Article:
Uganda bracing for more infections despite lockdown

Wednesday July 14 2021
Uganda Vaccination efforts

A teacher receives a dose of COVID-19 vaccine at a health center in Kampala, capital of Uganda, March 31, 2021. PHOTO | NICHOLAS KAJOBA | XINHUA


Uganda will see an increase in coronavirus infections in the middle of July despite a lockdown, the National Planning Authority (NPA) says.

NPA said according to their monitoring module, the country is then projected to witness a gradual reduction in the number of the new cases by August 2021.

Uganda is experiencing a vicious second wave of infections, with high community infections and a number of new variants of which Delta is dominant.

Both the Health ministry and NPA have projected a continued rise in the new cases until mid-July although slightly lower than those of the past weeks.

President Yoweri Museveni imposed a 42-day lockdown three weeks ago to slow down the spread of the virus.

According to the NPA, factors fuelling new cases include the ineffectiveness of the lockdown, capacity of health system, population structure in terms of age and underlying conditions, and access to health facilities.


Many of those with the virus have not been tested and while others cannot access treatment centres and either die from home or try out home-based care. The health system is already overwhelmed and finding a free bed in public hospitals is near impossible while the private hospitals have raise treatment costs, locking out ordinary Ugandans.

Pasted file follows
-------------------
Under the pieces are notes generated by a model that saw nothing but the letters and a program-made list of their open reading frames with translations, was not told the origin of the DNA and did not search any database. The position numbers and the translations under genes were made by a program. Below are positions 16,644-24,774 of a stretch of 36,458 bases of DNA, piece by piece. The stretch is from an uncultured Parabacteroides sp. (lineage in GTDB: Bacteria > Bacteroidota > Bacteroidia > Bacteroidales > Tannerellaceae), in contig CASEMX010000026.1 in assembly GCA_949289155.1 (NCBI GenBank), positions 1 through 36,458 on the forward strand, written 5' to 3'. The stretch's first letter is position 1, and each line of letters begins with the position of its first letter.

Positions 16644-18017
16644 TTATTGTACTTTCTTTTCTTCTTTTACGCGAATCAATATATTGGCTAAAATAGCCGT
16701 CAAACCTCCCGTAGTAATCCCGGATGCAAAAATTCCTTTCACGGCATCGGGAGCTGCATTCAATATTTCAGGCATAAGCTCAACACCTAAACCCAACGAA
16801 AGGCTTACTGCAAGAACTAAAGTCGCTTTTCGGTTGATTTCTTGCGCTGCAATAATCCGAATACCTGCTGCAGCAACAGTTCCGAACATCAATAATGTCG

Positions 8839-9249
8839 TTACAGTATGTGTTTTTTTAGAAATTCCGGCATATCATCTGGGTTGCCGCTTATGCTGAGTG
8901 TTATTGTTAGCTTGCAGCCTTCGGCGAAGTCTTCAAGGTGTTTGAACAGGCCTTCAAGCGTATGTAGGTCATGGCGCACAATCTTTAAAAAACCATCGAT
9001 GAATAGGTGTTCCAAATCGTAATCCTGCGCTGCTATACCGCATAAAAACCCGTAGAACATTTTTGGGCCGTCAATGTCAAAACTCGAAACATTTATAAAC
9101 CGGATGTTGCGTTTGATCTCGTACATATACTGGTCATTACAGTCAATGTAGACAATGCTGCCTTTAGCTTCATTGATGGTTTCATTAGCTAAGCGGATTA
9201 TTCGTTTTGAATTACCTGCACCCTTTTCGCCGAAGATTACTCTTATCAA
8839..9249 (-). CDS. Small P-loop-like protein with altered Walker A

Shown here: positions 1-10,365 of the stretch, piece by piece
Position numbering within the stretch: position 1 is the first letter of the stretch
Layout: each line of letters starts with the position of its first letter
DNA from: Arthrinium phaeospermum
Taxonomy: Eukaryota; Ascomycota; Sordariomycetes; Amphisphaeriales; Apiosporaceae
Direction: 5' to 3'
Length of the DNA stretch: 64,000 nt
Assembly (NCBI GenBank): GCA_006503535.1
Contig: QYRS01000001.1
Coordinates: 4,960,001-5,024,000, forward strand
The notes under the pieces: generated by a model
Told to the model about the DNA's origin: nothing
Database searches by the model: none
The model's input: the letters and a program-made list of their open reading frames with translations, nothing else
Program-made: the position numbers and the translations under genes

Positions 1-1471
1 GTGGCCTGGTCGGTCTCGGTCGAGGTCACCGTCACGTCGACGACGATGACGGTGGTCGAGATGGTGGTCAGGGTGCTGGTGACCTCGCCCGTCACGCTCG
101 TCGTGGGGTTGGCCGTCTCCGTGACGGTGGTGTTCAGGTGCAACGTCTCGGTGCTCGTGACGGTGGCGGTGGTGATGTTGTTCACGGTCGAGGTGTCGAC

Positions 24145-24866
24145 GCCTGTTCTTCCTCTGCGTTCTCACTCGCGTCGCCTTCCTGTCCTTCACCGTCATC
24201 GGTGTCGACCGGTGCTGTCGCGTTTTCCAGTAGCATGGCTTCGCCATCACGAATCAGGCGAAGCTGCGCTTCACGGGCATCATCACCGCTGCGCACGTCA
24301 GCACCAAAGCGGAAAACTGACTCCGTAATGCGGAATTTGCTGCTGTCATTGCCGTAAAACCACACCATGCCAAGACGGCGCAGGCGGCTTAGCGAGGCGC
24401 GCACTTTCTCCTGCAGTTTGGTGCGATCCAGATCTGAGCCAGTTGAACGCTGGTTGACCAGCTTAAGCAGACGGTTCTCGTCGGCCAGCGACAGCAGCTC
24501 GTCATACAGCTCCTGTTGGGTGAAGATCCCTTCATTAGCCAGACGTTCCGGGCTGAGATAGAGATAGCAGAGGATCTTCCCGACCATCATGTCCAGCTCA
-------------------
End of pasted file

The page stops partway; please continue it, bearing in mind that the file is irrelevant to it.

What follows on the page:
“There is a need for increased testing, more enforcement of the lockdown with more measures to curb community transmissions and increased public awareness aimed at behavioural change in the population,” said Dr Joseph Muvawala, NPA Executive Director.

When the president announced a lockdown three weeks ago, the country was recording a daily average of 1,200 new cases but three weeks into the lockdown, the country is recording an average of 500 new cases a day.

But this curve, experts say, is going up again as the virus matures or mutates in the community.


Dr Muvawala said that despite its devastating effects on the economy and livelihoods, the lockdown is working and the situation would have been worse without it.

By Thursday, the country had recorded a cumulative 85,581 cases from 1,373,062 tests conducted. So far, 2,033 deaths have been reported.

The government has been blamed for the lives lost during this wave for poor planning, misuse and embezzlement of Covid-19 relief funds.

“As planners, we are responsible for the death of Ugandans. We didn't do a good job. We would have done better but we weren't given an opportunity to do so; we are not part of the Covid-19 committee,” Dr Muvawala said.

But Health Minister Jane Ruth Aceng said the ministry had concluded the initial legal requirements to procure 2 million doses of the Johnson & Johnson vaccines.